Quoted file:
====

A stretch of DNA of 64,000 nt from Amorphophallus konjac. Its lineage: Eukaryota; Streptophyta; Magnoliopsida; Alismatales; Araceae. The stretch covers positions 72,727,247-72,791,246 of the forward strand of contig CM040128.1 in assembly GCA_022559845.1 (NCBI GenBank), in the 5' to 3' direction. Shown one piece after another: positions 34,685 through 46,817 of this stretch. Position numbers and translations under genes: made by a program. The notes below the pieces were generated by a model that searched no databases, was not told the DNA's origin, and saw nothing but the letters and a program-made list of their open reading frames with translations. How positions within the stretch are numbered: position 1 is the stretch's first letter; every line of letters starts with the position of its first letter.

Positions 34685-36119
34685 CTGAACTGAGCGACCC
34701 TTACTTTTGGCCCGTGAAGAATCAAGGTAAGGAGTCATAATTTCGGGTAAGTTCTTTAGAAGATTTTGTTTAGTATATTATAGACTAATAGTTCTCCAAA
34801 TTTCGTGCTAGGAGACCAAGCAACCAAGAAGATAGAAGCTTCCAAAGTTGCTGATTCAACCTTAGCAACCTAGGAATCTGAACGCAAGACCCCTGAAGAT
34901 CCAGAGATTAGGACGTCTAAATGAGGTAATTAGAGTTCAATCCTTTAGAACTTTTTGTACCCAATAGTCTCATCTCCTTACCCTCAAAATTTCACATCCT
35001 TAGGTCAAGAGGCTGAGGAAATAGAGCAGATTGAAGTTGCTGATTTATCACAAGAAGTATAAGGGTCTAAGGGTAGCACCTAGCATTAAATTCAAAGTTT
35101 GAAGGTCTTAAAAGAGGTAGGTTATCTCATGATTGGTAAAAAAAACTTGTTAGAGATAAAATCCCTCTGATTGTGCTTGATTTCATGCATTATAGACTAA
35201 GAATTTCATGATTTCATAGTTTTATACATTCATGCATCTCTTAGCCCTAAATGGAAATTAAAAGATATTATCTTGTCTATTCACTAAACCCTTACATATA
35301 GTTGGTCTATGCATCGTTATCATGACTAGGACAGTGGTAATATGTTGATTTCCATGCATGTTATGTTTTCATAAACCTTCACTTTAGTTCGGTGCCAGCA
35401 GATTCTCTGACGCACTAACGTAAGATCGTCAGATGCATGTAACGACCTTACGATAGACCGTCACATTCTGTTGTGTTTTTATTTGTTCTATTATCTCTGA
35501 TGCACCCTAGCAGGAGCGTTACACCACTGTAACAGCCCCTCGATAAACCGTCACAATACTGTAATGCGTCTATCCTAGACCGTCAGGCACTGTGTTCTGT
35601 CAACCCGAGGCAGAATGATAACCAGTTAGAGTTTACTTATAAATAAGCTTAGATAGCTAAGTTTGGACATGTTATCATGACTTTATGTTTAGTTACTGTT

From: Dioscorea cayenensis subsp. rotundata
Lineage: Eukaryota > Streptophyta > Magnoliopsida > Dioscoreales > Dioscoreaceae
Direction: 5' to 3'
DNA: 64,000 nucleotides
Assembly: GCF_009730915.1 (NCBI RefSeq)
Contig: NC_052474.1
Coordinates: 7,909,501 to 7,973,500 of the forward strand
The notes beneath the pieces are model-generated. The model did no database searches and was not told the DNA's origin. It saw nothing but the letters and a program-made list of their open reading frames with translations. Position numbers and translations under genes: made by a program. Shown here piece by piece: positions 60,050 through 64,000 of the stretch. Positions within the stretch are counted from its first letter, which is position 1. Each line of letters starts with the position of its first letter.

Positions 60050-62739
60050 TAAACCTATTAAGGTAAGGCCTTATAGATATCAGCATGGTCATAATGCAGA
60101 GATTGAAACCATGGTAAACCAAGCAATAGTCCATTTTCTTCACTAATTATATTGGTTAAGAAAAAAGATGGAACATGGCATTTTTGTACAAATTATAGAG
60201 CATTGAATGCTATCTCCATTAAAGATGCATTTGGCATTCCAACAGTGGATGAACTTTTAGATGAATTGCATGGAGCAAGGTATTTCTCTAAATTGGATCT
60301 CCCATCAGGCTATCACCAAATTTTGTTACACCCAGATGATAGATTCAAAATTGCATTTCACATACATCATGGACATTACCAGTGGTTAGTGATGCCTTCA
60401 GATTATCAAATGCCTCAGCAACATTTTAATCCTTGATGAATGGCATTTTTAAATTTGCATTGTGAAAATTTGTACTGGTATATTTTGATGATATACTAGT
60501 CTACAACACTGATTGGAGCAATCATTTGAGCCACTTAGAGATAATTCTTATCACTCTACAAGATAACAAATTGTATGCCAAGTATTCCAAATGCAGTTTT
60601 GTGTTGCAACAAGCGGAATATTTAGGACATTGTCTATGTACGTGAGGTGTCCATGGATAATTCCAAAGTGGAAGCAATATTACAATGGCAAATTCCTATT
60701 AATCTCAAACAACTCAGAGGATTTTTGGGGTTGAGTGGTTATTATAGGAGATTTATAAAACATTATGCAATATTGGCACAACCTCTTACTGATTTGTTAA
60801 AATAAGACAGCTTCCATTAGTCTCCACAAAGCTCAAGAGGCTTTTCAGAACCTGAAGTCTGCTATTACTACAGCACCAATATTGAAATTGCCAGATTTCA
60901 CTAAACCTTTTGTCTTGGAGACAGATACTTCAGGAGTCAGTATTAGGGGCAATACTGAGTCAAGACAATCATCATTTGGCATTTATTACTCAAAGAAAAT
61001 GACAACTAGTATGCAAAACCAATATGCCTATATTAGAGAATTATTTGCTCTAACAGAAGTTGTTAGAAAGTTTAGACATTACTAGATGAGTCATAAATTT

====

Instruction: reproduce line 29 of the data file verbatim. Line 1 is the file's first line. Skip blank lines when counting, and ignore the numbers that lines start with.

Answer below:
60601 GTGTTGCAACAAGCGGAATATTTAGGACATTGTCTATGTACGTGAGGTGTCCATGGATAATTCCAAAGTGGAAGCAATATTACAATGGCAAATTCCTATT